Please note: This review – like the production itself – discusses the topics of masculinity, homophobia and sexual assault. Please take care when reading and click off this article if these subjects are triggering to you.
Concept Theatre bring another hard-hitting box of tricks to the stage in Sons, their latest production after the vital and daring I’m Just A Little Bit OCD last year. This time, the container is emblazoned with the image of a foetus – the son about to be delivered by the partner of protagonist John (Olugbeminiyi Bammodu), and a reality and paternity he isn’t quite ready to confront just yet, so decides to lock himself in the toilet at the bakery where he works instead. Mixing both silliness and a rare kind of honesty, Bammodu’s script is a striking scrutiny of masculinity.
John is immediately likeable as a narrator, not least when it comes to his witty observations or “tangents” about society, from the secret hope people don’t take up your offer of a bit of your food because you want it all to yourself, to pointing out the unique description of “tall, dark and handsome” which only applies to a certain demographic. When he then shares string of anecdotes on family, male peer pressure/complicity and fatherhood – either candidly admitting to complacency in the homophobic bullying of a boy named Barney at school, or being shockingly explicit in a depiction of an NSFW revelation – we can’t help but warm to him more due to how open he’s being with us.
To be honest, it’s necessary when the rhetorical questions he asks us are why don’t men do something when they witness injustice being carried out by another man, or when they are expected to, and equally, when men finally do the bare minimum – say, turn up to parental sessions in the build-up to childbirth as a father – why they are praised for it? Bammodu doesn’t quite present us with a clear answer as to what he thinks is responsible for this issue, though he does express anger at his younger self for being a ‘sheep’ in a way which suggests it might be because we are encouraged to ‘fit in’ to a male groupthink which doesn’t allow for becoming an individual. It would certainly explain some of the animosity John’s dad – referred to as ‘Werewolf’ throughout because of how rarely he goes out – has towards him and why he takes more of a shine to his older brother. But when this favouritism dissipates when the brother is arrested and sentenced for a sexual assault, and Werewolf shows little care or compassion for John’s distraught and devastated mother, our protagonist is raw, enraged and scathing in demanding Werewolf do better, and holding him to account. Bammodu’s performance is visceral and refreshing in having the difficult and hard-hitting conversations men need to have more often with other men, although it is baffling that Jonathan Tyler-Moore’s lighting choices mean the actor’s spending a considerable amount of time addressing us in the dark, and not with a spotlight on him, at the very least. It’s needed when the message of the play is so important.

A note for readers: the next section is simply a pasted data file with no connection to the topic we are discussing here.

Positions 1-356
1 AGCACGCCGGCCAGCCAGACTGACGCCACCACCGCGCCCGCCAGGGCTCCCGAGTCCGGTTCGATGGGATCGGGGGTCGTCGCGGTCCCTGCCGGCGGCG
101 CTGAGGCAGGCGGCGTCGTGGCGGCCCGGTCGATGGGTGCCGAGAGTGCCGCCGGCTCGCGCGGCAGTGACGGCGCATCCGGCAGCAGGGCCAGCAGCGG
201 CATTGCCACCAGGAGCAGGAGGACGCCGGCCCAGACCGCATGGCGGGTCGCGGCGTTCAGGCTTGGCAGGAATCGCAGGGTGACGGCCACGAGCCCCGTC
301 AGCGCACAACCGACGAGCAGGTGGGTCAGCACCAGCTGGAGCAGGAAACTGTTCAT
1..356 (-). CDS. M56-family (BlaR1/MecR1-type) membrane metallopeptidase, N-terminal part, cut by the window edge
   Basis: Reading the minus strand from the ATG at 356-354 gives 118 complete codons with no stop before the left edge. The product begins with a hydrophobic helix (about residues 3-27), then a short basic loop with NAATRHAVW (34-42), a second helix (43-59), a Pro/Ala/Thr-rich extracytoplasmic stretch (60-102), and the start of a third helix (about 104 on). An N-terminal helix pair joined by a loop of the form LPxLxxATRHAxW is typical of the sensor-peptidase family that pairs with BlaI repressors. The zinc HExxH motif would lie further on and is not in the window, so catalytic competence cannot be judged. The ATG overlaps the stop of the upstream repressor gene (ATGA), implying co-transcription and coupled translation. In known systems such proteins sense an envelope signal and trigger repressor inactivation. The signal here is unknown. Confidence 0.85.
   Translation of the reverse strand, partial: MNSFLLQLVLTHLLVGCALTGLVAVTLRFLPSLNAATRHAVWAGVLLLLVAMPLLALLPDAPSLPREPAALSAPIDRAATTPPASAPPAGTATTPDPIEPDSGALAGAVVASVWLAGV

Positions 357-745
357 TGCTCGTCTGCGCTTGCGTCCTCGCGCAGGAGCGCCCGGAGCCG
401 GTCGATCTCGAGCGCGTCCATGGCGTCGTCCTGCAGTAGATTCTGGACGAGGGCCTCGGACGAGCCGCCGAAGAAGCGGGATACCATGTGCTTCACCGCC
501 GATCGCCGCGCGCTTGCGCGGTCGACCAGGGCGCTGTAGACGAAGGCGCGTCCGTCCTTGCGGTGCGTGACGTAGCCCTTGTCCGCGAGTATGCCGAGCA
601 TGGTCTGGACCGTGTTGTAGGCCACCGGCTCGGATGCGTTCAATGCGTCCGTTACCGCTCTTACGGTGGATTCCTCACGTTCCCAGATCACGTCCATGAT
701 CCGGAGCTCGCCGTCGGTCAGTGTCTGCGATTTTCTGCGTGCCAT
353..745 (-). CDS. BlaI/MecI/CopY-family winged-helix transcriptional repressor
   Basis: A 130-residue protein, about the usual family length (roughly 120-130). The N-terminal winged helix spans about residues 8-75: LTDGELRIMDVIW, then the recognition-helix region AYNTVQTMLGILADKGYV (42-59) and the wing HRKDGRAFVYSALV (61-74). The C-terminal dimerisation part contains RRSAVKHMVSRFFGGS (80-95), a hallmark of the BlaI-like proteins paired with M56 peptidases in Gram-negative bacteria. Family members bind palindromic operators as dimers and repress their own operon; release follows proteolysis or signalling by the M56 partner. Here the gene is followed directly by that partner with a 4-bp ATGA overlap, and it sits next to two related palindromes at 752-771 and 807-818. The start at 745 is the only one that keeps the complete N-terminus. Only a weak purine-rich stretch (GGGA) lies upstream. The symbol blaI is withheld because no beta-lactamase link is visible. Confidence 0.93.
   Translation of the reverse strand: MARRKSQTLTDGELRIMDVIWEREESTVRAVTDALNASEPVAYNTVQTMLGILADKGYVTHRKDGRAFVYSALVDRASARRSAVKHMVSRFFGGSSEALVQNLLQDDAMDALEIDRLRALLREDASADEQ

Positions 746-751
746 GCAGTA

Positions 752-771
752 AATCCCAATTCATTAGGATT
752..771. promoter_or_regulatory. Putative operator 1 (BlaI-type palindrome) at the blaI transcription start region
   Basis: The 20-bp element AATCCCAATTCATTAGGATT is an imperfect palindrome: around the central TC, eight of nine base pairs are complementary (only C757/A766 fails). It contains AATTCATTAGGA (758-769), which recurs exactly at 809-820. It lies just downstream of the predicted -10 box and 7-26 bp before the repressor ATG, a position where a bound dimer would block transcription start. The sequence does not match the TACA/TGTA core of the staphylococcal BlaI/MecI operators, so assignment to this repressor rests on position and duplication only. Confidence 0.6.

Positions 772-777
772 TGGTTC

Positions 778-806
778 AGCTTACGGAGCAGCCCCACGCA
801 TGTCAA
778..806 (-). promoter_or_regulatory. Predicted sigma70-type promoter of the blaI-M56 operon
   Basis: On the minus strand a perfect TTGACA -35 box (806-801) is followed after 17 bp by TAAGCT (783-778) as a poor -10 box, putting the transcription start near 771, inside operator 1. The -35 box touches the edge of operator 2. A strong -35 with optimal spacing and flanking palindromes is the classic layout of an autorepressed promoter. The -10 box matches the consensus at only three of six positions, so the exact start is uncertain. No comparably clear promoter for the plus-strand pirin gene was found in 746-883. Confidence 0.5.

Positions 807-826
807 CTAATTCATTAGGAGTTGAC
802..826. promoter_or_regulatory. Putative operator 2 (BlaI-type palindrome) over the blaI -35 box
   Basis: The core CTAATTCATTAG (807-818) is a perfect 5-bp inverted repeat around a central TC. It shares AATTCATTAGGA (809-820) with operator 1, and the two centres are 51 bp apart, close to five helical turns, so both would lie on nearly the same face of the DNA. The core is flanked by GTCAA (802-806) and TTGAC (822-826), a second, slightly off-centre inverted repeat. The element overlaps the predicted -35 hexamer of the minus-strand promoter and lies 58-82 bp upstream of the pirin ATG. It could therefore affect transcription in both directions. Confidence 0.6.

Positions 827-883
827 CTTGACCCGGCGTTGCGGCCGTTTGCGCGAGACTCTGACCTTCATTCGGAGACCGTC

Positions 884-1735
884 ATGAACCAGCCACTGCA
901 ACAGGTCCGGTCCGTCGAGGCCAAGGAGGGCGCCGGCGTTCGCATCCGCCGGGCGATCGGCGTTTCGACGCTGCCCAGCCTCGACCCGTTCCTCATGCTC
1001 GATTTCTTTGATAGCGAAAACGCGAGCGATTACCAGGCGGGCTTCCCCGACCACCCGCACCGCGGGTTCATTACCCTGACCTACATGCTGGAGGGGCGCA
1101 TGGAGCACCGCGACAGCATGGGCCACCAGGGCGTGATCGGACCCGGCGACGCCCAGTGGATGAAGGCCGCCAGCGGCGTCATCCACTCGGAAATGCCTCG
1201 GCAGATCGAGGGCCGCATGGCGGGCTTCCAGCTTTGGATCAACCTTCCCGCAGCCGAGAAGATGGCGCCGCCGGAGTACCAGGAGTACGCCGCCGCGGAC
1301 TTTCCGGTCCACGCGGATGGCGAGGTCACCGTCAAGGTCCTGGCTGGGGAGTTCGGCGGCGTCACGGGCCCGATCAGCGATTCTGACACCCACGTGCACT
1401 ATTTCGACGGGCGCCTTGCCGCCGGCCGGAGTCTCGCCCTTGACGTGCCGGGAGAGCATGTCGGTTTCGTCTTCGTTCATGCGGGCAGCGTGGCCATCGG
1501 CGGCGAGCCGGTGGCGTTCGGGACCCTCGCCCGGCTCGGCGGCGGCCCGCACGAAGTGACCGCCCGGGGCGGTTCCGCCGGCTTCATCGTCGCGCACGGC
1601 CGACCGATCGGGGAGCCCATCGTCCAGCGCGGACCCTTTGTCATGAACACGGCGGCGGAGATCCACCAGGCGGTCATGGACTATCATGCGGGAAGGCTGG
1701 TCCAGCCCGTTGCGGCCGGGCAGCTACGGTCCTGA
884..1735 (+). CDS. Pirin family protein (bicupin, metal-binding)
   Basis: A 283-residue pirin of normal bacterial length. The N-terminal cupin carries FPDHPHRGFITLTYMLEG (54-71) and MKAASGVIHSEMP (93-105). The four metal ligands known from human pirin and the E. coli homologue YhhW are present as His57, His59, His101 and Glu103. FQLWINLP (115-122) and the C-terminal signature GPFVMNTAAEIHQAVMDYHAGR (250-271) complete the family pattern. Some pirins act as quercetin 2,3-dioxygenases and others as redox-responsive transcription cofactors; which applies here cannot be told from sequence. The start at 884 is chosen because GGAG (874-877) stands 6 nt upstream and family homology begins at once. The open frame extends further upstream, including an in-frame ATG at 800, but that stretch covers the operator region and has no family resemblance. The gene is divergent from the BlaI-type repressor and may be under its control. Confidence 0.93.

And so, when John learns his partner is in labour, we can understand why he’s a little overwhelmed at the thought of introducing a son into a world full of such toxic masculinity, but the solution lies in the very nature of the play itself: being candid, open and accountable to and with other men – and while we continue to work to dismantle the patriarchy, such a message will never not be timely and important.
Sons played at VAULT Festival from 11-12 March. It will be performed at Brighton’s Caravanserai as part of Brighton Fringe on 18 and 19 May.
Production Images: Concept Theatre.
Disclaimer: I was invited to watch ‘Sons’ for free in exchange for a review of the performance as a member of the press. I did not receive payment for this article and all opinions stated above are honest and my own.